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Carcassonne has a reputation as France's fairytale town. The Cité Médiévale, Carcassonne's walled hilltop fortress, is a UNESCO World Heritage Site with 52 towers dotted along its restored ramparts. Behind them, there are twisting stone lanes full of quirky buildings dating back over 600 years. There are also plenty of vineyards near the city where you can go for a wine tasting.
Many hostels in Carcassonne have an outdoor space where you can have dinner or simply hang out. One hostel even shares its courtyard with a 13th-century castle. If you come in summer, find a Carcassonne hostel with a garden pool to cool off in or laze in an indoor Jacuzzi. Ask your hostel if they have bikes: some lend them out free of charge. Then, to find your way, download a map using the free Wi-Fi or pick up a free city map.
Carcassonne is divided into La Cité Médiévale (the hilltop fortress) and La Ville Basse (lower Carcassonne). At the centre of La Cité is the Château Comtal, a medieval castle open for visits. To avoid crowds, save your visit for the evening when quiet streets add to the romance. Across the River Aude, La Ville Basse is also a bustling place. Rue de Verdun is the central street where you can pick up pastries and hunt for antiques. Just outside Carcassonne is the Montagne Noire mountain range, where ancient villages teeter above gorges while rivers rumble below.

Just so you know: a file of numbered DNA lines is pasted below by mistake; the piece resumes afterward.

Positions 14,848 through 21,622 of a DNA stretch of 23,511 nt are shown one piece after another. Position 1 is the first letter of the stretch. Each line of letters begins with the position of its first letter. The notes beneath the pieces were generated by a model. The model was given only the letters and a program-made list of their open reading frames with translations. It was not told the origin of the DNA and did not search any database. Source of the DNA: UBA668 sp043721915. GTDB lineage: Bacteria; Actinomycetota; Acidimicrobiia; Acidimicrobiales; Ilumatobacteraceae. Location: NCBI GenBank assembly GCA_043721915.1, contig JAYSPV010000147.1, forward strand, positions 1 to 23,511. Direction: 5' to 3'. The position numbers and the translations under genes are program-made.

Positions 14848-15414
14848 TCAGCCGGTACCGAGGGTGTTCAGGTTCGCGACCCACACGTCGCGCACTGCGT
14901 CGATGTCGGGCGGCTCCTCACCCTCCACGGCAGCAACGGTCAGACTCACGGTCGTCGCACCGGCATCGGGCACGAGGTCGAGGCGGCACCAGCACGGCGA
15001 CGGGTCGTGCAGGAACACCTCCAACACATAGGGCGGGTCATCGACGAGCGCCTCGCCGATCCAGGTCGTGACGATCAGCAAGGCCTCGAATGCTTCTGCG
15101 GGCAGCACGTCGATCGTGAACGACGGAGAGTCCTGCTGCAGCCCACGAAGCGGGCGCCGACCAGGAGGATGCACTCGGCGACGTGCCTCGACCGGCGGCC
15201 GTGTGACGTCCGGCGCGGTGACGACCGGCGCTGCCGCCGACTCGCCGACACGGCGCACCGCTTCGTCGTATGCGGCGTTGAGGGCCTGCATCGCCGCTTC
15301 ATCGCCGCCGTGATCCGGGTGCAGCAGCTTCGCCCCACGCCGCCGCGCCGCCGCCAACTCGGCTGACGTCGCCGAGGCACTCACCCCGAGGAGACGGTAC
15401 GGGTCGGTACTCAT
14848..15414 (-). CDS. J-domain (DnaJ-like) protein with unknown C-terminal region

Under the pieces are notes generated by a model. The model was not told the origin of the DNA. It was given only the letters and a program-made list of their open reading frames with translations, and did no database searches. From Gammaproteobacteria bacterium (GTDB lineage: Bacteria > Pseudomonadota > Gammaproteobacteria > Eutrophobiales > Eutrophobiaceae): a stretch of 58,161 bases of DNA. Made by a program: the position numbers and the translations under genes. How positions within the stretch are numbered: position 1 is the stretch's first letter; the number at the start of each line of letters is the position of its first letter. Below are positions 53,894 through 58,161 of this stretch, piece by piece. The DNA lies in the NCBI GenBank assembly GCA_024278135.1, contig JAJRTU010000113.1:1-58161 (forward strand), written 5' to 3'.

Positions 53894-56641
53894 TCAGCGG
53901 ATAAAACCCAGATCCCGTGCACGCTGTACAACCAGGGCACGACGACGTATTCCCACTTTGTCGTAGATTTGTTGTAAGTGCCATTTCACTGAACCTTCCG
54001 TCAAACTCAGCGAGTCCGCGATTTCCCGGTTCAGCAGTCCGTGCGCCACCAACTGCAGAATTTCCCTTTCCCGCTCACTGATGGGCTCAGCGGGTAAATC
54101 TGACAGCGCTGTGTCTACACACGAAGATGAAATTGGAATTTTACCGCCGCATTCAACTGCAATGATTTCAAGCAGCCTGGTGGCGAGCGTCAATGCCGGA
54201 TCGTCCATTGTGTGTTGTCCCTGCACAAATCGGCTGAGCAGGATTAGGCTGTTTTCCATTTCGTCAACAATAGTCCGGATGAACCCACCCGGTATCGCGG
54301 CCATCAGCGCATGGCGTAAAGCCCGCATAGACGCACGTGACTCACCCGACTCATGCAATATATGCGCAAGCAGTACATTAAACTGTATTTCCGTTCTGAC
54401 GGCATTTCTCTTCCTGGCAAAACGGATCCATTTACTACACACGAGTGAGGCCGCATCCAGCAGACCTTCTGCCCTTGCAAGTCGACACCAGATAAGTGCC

The sights of Carcassonne are best seen by simply wandering. You can fill up on café and croissants in Place Carnot in La Ville Basse. On Saturdays, the square transforms into a food market showcasing the fresh produce of this fertile region. If you'd like to explore beyond the city, you can cycle down the Canal du Midi. Once you leave town, the banks turn green and trees provide plenty of shade. A 20-minute drive away, you'll find the atmospheric hilltop Châteaux de Lastours, four ancient Cathar castles, just above a small village.
Carcassonne Airport is an 11-minute drive out of town, although Toulouse Airport (an hour away by bus) has more international flights. If you're travelling from within France, Gare de Carcassonne, the train station, connects to most major cities and is an 8-minute walk from Place Carnot. The city itself is very compact so you can explore by foot, and in summer a novelty train links the Ville Basse with the Cité Médiévale.